A few years ago, I bought myself a Squeezebox Receiver, seen in the image below on the left. These are usually sold with a remote, and called a Squeezebox Duet. I was able to buy the Receiver without the Remote as it was around half the price of the Duet package, but there was an issue. I’ll get to that in a minute.
I’d bought the Receiver, as I had previously got a Squeezebox Boom (pictured below), and was really impressed with the system. The “Squeezebox” systems consist of a server (once called Squeezebox Server, now called Logitech Media Server) running on either a PC, or a NAS device, such as a QNAP, and a music player, such as the Squeezebox Boom, or Receiver. The Boom is a stand-alone player, with built in speakers, and mighty good ones at that for such a small package, whereas the Receiver needs to be plugged into an existing stereo system. This was exactly what I wanted as I already had a very good surround sound system for my entertainment system.
Now the problem… normally when you are configuring the Squeezebox Receiver, you use the Remote to detect a Receiver in Initialisation mode, and you can then go about setting things like whether to use Wifi, the Wifi Security, the IP address of the Squeezebox Server, etc. So this was a problem, as I didn’t buy the remote. Thanks to a quick google search, I was able to find this handy guide that someone created to enable you to run a Perl script to configure the Receiver.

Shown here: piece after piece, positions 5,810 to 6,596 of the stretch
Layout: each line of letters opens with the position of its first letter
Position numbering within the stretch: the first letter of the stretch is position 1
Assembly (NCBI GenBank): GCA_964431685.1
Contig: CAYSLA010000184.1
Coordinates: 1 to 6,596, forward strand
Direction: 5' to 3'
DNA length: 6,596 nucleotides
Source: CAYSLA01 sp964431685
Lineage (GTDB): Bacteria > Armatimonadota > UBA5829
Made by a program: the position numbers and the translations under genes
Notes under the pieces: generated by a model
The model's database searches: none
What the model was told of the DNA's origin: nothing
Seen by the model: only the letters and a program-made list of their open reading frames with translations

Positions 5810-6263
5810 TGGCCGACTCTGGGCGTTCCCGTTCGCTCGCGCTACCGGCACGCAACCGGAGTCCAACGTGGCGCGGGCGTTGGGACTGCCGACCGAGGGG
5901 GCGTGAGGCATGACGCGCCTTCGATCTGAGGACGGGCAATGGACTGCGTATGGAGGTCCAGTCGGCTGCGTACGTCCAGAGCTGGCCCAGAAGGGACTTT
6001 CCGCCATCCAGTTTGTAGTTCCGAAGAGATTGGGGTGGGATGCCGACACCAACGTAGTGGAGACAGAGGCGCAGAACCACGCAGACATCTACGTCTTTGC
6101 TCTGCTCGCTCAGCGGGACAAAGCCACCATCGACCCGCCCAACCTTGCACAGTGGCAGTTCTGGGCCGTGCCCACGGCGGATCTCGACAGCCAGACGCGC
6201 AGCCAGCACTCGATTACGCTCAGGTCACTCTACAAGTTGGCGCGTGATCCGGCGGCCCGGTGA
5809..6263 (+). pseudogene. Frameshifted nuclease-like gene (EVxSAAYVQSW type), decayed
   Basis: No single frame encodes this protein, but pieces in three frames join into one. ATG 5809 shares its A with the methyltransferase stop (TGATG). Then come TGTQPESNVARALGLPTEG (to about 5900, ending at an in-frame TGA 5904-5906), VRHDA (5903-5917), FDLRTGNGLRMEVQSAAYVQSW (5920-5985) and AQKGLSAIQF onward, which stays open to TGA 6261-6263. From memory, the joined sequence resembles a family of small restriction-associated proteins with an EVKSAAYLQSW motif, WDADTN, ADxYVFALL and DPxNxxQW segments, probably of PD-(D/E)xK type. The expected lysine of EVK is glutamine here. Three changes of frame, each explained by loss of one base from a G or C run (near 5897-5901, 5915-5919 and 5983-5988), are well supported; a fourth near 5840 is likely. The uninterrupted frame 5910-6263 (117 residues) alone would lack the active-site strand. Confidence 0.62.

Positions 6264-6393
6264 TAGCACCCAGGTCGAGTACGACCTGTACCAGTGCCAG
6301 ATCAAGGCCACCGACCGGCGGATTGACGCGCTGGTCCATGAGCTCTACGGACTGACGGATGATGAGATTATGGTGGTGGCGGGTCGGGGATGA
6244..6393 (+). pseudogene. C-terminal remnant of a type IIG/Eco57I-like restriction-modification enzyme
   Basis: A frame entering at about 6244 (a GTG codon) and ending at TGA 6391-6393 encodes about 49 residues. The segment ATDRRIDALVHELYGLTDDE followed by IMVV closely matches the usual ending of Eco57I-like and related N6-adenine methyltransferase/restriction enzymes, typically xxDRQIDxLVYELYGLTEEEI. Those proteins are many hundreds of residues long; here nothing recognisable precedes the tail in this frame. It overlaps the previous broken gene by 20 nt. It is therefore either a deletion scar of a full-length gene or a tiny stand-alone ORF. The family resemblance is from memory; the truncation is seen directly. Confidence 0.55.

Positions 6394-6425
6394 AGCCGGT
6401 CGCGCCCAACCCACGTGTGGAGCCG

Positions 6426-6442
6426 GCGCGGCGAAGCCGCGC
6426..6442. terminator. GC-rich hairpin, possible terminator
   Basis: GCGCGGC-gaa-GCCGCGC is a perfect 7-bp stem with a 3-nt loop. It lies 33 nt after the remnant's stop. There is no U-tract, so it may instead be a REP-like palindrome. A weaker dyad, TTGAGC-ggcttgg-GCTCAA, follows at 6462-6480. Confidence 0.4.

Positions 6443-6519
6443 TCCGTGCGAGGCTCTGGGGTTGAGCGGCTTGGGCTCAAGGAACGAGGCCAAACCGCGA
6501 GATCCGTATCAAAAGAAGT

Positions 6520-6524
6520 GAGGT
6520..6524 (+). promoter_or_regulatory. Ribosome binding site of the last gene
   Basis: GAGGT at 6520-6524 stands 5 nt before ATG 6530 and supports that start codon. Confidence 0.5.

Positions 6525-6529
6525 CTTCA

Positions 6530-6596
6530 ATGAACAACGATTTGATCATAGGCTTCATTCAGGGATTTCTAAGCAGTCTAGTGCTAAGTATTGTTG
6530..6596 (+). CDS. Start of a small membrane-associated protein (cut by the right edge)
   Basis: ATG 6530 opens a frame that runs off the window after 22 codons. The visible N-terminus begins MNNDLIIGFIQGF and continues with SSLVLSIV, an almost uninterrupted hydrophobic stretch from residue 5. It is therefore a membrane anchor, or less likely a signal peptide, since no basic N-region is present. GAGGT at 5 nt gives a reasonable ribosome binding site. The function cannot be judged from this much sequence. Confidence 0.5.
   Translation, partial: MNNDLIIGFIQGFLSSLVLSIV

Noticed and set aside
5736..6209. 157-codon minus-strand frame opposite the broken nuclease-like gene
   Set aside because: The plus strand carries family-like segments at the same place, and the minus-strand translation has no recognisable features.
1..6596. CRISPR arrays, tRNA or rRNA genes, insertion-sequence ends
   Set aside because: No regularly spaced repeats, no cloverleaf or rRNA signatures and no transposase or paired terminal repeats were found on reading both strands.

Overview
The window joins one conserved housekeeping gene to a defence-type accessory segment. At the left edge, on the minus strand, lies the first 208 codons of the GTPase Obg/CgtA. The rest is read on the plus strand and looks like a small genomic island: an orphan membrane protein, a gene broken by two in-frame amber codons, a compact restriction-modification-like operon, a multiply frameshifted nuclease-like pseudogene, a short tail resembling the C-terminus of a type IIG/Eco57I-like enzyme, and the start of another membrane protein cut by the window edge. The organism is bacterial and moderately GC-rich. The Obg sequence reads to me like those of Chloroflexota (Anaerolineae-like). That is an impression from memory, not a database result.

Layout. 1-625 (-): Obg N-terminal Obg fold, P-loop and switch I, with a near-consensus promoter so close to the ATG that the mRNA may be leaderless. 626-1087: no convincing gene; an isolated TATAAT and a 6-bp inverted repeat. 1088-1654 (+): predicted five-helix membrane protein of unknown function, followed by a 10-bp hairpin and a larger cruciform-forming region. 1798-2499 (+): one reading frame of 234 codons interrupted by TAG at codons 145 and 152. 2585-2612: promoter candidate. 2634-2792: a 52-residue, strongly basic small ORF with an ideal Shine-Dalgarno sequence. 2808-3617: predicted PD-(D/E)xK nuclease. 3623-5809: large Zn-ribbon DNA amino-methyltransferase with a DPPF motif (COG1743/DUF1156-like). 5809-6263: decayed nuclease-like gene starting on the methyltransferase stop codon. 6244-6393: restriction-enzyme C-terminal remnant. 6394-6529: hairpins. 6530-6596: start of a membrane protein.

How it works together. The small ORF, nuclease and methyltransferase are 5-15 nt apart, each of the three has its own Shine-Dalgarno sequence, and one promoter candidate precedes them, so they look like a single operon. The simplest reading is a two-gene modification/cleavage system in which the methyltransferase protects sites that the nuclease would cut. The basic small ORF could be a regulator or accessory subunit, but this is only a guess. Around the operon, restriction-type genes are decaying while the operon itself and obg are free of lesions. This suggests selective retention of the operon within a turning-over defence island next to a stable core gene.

I had a lot of issues getting the scripts to run on my Windows 8 64bit machine. The perl script itself would run fine, but the “discover” command simply would not find my Receiver. Thankfully, I have a laptop with Linux Mint currently installed (previously Ubuntu), and the scripts run flawlessly on Linux. If I get some more free time over the next few days, I will have a play with the scripts on my Windows machine to see if I can get it working. If I do, I will post an update here.
Edit (14/06/2014): I have since tried this again on a Windows 8.1 64bit machine, and it worked flawlessly. All I had to do was download the 64bit version of Active Perl, and the set-up steps worked without any issues. I guess there was an issue with my environment set-up previously, as this was on a fairly new install of Win 8.1.